WASHINGTON — On the table where some of the nation's treasures normally are displayed lay a jumble of brown, faded documents, a photo negative that looked as if it had been zapped in a microwave, and half of a historic phonograph record.
"We have Patty, but we miss Maxine and Laverne," Frank Burke, the acting archivist of the United States, said in a joking reference to a popular trio of the past, the Andrews Sisters.
There was no mistaking what the collection on the table represented: important artifacts of the nation's past that are crumbling and deteriorating.
"We sometimes call it jokingly 'Archival Alzheimer's" Burke said. "But it is a serious problem."
Burke and representatives of archivists from the 50 states put on the demonstration at the National Archives to call attention to a preservation crisis of important documents and artifacts in the nation's state archives.
"Our memory is at risk," Burke said. "We've preserved wetland, we've preserved wildlife, we've preserved downtown areas, we've preserved prehistoric sites and we've preserved buildings.
"Downtown areas and buildings are an indication of what we've done in the past. Documents tell us who did it and why they did it."
Documents Tell Story
The documents on the table told the story. One drawing, 1 1/2 feet wide and framed under glass, had become totally blank. There was photo negative of the "Longhurst Plant, Roxboro (N.C.) Cotton Mills" that was taken about 1935, judging by the parked cars. The negative looked as if jigsaw puzzle lines had been drawn across it. There was a paper that had been rescued by laminating it in plastic: a discovery motion filed before the Colonial Court in Beaufort, N.C., in 1726.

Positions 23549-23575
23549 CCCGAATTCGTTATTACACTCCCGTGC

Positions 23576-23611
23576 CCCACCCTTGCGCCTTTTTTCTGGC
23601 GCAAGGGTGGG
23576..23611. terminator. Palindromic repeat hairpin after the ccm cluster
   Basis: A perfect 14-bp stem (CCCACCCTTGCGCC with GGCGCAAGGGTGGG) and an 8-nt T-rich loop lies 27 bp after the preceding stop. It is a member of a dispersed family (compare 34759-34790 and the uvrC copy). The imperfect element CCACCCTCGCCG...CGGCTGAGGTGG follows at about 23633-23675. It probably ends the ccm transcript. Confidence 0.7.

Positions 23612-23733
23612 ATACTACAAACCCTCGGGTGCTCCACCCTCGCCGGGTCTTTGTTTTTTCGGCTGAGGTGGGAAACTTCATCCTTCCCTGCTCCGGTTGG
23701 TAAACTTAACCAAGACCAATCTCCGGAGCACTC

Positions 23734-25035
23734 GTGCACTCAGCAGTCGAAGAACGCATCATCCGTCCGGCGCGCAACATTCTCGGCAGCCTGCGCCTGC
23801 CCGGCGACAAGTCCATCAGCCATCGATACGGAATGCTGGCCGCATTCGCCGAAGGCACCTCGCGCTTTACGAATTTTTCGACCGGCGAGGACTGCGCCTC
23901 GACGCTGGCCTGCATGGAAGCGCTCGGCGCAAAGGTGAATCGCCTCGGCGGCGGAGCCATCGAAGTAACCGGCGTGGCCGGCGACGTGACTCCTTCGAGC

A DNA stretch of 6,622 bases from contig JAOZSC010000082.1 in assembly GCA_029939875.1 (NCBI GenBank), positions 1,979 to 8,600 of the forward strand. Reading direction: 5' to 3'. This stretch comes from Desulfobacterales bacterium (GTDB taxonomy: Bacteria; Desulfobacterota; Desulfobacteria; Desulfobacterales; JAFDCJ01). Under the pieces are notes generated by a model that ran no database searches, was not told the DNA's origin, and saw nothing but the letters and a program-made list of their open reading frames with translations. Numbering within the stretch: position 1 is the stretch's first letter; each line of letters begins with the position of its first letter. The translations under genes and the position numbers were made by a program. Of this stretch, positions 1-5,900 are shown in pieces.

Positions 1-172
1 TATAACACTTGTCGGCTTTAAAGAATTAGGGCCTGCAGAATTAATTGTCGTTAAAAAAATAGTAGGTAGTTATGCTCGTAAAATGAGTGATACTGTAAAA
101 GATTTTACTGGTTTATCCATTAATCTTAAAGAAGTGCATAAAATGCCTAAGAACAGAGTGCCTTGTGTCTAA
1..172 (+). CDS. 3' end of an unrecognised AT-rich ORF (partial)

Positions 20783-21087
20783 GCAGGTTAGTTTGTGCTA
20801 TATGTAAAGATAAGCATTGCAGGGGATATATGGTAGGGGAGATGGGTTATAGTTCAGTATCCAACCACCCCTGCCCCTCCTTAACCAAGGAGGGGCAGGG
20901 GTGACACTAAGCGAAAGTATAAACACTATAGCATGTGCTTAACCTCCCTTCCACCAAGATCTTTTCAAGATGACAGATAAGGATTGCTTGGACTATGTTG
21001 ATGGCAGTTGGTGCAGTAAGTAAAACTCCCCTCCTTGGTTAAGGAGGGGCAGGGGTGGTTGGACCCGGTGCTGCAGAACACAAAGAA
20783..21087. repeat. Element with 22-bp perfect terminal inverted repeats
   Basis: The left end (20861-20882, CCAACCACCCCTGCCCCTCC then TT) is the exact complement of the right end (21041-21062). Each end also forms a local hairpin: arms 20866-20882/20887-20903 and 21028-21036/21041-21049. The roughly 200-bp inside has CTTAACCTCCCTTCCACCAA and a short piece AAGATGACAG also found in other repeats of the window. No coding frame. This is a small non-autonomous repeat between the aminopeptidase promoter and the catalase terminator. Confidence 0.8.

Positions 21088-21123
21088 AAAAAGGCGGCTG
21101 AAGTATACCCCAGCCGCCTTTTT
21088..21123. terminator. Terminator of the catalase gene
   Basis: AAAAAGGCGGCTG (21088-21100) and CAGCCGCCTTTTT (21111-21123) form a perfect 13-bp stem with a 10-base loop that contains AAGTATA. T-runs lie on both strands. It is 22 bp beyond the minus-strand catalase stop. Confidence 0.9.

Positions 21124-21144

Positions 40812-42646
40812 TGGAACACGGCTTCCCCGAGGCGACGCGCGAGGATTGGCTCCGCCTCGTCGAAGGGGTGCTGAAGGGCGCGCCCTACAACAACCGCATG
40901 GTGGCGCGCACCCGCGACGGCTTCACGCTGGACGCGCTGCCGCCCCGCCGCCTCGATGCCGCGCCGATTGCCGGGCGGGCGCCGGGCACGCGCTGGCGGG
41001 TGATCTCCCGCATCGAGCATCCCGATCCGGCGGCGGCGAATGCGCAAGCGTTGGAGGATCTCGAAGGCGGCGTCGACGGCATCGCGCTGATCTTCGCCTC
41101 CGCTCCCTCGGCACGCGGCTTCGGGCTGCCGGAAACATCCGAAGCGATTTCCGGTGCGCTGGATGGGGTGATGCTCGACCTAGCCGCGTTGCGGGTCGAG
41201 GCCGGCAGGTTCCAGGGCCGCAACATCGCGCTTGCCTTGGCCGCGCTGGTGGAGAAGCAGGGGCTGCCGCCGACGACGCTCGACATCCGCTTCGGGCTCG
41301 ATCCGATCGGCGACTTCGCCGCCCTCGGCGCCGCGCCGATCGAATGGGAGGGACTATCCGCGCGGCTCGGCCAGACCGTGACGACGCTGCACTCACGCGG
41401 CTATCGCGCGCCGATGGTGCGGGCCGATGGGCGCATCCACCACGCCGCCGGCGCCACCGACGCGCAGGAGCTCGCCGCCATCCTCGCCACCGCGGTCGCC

A study last year found that a large percentage of 2.5 billion pages of historical records held in state archives are physically deteriorating. Surprisingly, archivists said, the papers produced since the Industrial Revolution are most prone to fall apart because of their acid content.
The study said that to do the job properly, state archives will need $471 million in the next 10 years.
"There is a risk of having a documentation gap in the nation," said Howard Lowell, the Oklahoma state archivist who did the study. Although some documents can be restored at great expense and with considerable expertise, he said, "the best preservation step one can take is to provide adequate facilities, adequate housing, proper storage."
He said 75% to 85% of holdings in state archives need to be reprocessed by taking the documents from the way they are stored, removing them from their case, unfolding them, removing staples and foreign objects, placing them in acid-free folders that in turn are put in acid-free boxes and storing the boxes on shelves where temperature and relative humidity remain constant.
The purpose, he said, is "to manage the risk and to curb the accelerated deterioration."
David Hoober, the state archivist of Arizona, said his state Legislature passed two laws, one requiring that permanent records be put on certified quality paper, and another eliminating legal-size paper--and thus avert the future damage that comes from unfolding a document that has been creased.
He confessed somewhat sheepishly that his reference library had, for a long time, kept the records of the proceedings of Arizona's constitutional convention on a shelf next to the phone book and used them on a regular basis.
"We all know what we want others to do," he said. "We need to convince them to do it."